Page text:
When the ten-year shelf life of my breast implant was coming close to due, and it was time to get some new stuffing, it seemed like a formality–something that had to happen medically. I was feeling like a couch cushion that needed some reshaping and new fluff. It didn’t feel emotional so much as exciting.
Coming out on the other side however, I feel my sexy coming back. This last surgery was healing both physically and emotionally and I am left looking forward, out toward a less asymmetric horizon.
Friday, March 27th, 2020
At the end of February that horizon was looking quite dreamy. I was looking forward to my birthday month–a time when “herstorically” I have always set some life goals for myself and made plans for my next trip around the sun.
What was next on that blog post was to share that my new better looking and feeling boobs had me wanting to whip up the rest of my body too. Extra padding had developed this last year and a half since losing all of my metabolizing hormones when I had my ovaries removed, and I was getting plumper by the day. The fact that one of my favorite parts of the day is when I get some exercise wasn’t enough. The month of March would be dedicated to finding ways to get my metabolism boosted through food choices.
But then, Corona (My Sharona). And here we are now. Did it feel good to read about something other than Corona? Yes? Well, I’m glad. But now that time is done. Sorry.
Looking back over my writerly life, I seem to be drawn to the keyboard at the more inopportune times in life. In 2001 my book title was going to be, “My mom just died, I moved across the country with no support system intact and I want to have a baby.” Today’s title would be, “The world is not like it used to be, my life is on quarantine, and I am feeling incredibly hopeful?” Strange, but true.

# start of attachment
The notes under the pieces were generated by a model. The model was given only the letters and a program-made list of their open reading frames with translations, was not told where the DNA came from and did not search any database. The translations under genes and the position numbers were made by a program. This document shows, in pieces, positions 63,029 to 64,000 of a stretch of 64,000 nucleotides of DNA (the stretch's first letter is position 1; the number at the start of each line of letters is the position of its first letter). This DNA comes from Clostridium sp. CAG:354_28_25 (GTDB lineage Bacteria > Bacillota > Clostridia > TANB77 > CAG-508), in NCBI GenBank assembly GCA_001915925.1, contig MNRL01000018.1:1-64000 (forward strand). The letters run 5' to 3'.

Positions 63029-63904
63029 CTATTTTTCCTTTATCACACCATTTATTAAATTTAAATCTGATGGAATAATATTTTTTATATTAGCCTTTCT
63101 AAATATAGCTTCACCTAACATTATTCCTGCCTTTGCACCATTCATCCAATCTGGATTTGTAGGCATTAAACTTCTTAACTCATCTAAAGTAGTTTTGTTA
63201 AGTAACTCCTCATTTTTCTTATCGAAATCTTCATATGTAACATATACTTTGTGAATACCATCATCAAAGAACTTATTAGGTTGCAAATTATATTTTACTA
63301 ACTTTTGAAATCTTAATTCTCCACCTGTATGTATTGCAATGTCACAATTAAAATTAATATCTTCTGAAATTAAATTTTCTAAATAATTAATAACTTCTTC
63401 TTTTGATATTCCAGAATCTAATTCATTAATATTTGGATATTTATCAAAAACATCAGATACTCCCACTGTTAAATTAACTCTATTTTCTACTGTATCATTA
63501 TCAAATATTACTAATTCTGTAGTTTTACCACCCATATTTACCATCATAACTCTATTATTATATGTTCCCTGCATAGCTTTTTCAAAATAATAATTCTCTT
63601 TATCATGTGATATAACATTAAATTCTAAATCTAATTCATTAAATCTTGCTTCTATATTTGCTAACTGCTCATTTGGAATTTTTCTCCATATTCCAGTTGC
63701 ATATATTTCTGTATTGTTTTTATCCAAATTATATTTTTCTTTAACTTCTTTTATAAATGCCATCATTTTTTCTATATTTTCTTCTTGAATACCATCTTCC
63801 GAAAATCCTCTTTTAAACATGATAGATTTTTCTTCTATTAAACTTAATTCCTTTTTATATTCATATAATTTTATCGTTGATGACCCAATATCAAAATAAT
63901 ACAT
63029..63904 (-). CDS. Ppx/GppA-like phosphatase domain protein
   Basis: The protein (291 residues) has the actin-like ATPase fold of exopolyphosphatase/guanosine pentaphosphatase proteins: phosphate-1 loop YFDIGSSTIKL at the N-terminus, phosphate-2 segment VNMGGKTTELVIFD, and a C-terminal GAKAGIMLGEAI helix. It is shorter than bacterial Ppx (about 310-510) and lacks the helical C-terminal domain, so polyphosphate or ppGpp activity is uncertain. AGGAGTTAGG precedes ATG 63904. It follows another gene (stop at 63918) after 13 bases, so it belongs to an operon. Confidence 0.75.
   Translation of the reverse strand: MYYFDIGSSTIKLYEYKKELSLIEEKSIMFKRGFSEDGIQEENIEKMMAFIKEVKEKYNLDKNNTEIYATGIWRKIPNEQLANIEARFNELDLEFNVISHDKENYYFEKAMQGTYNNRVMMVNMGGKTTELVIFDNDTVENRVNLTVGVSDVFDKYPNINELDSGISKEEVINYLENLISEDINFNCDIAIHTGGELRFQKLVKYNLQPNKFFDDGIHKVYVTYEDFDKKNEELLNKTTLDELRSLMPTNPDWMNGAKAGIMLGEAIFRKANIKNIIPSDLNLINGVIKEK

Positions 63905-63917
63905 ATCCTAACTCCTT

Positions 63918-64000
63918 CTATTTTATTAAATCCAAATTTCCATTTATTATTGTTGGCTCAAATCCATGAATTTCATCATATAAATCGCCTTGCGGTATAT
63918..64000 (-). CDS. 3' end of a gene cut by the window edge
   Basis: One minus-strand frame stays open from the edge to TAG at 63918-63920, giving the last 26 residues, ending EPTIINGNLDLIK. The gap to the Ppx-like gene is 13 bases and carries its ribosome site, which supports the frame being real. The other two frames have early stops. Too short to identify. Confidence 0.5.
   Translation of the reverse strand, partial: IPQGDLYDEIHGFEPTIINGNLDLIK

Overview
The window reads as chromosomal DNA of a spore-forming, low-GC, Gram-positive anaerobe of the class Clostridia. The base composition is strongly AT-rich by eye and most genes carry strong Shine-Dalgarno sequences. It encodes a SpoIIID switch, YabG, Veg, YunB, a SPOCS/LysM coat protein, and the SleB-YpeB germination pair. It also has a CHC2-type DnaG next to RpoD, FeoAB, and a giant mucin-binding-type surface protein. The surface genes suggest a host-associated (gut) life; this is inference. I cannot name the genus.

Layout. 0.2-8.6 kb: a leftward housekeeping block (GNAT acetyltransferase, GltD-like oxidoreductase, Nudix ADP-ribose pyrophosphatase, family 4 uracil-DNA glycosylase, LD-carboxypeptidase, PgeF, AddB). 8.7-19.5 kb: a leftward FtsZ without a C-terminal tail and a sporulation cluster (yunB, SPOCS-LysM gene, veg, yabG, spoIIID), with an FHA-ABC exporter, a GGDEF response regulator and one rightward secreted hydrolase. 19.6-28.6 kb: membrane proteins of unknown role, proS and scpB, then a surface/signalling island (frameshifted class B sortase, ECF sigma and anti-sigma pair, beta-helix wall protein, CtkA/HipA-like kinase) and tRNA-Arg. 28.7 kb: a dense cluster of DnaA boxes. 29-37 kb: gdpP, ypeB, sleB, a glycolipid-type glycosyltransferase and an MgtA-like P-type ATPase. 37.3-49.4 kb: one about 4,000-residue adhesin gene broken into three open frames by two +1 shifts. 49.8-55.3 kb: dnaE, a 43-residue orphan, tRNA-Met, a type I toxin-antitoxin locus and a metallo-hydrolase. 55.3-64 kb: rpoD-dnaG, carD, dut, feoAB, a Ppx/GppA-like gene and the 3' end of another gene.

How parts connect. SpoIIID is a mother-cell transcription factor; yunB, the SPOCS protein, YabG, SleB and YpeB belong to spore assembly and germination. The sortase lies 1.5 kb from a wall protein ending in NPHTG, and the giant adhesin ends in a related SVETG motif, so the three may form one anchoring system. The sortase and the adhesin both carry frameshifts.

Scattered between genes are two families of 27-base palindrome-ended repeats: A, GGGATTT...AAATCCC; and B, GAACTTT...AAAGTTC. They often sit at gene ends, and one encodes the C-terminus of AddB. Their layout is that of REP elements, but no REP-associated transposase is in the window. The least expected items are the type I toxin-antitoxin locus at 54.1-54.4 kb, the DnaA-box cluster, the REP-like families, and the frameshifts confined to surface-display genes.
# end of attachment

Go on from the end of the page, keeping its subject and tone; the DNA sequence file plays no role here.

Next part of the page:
I’ve shared a bit, in what I thought were safe spaces, of this last sentiment of hopefulness and have gotten a mixed response ranging from nodding in agreement to a scrunched up face that seemed to feel I should be ashamed of what I’d said.
I get it. Several family members and friends work in areas that will likely become non-existent, another is a professor who was already overworked and is now overwhelmed trying to get her classes online and is married to an ER doc who is working overtime and says they haven’t even begun to see the numbers yet.
This is unprecedented…unheard of. That many will lose jobs, businesses, colleagues and family members is not lost on me. My family will be a part of all of this. But there is something about the global nature of this pandemic that feels different. The streets of LA without traffic, Broadway dark, and skies all over the world clear of the previously ever-present smog from our over industrialized, overpopulated and over-stimulated world.